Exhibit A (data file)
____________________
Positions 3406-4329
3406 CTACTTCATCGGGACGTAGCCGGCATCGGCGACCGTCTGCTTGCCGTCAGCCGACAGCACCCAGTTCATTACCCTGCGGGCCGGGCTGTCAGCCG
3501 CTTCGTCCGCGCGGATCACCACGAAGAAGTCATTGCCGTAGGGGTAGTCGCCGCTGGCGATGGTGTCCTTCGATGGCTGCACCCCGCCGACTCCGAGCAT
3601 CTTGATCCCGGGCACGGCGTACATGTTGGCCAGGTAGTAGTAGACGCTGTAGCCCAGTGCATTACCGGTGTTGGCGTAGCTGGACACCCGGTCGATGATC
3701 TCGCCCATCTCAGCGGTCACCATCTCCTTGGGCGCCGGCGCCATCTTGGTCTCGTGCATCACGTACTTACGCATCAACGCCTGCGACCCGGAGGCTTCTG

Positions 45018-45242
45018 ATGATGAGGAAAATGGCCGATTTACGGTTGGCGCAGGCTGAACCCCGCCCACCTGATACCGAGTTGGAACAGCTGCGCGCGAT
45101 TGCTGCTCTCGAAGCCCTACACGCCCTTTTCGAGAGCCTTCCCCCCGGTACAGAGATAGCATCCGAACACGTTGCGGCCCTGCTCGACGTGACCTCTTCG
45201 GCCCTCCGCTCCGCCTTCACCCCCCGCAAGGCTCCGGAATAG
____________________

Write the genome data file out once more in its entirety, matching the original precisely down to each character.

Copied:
Positions 3406-4329
3406 CTACTTCATCGGGACGTAGCCGGCATCGGCGACCGTCTGCTTGCCGTCAGCCGACAGCACCCAGTTCATTACCCTGCGGGCCGGGCTGTCAGCCG
3501 CTTCGTCCGCGCGGATCACCACGAAGAAGTCATTGCCGTAGGGGTAGTCGCCGCTGGCGATGGTGTCCTTCGATGGCTGCACCCCGCCGACTCCGAGCAT
3601 CTTGATCCCGGGCACGGCGTACATGTTGGCCAGGTAGTAGTAGACGCTGTAGCCCAGTGCATTACCGGTGTTGGCGTAGCTGGACACCCGGTCGATGATC
3701 TCGCCCATCTCAGCGGTCACCATCTCCTTGGGCGCCGGCGCCATCTTGGTCTCGTGCATCACGTACTTACGCATCAACGCCTGCGACCCGGAGGCTTCTG

Positions 45018-45242
45018 ATGATGAGGAAAATGGCCGATTTACGGTTGGCGCAGGCTGAACCCCGCCCACCTGATACCGAGTTGGAACAGCTGCGCGCGAT
45101 TGCTGCTCTCGAAGCCCTACACGCCCTTTTCGAGAGCCTTCCCCCCGGTACAGAGATAGCATCCGAACACGTTGCGGCCCTGCTCGACGTGACCTCTTCG
45201 GCCCTCCGCTCCGCCTTCACCCCCCGCAAGGCTCCGGAATAG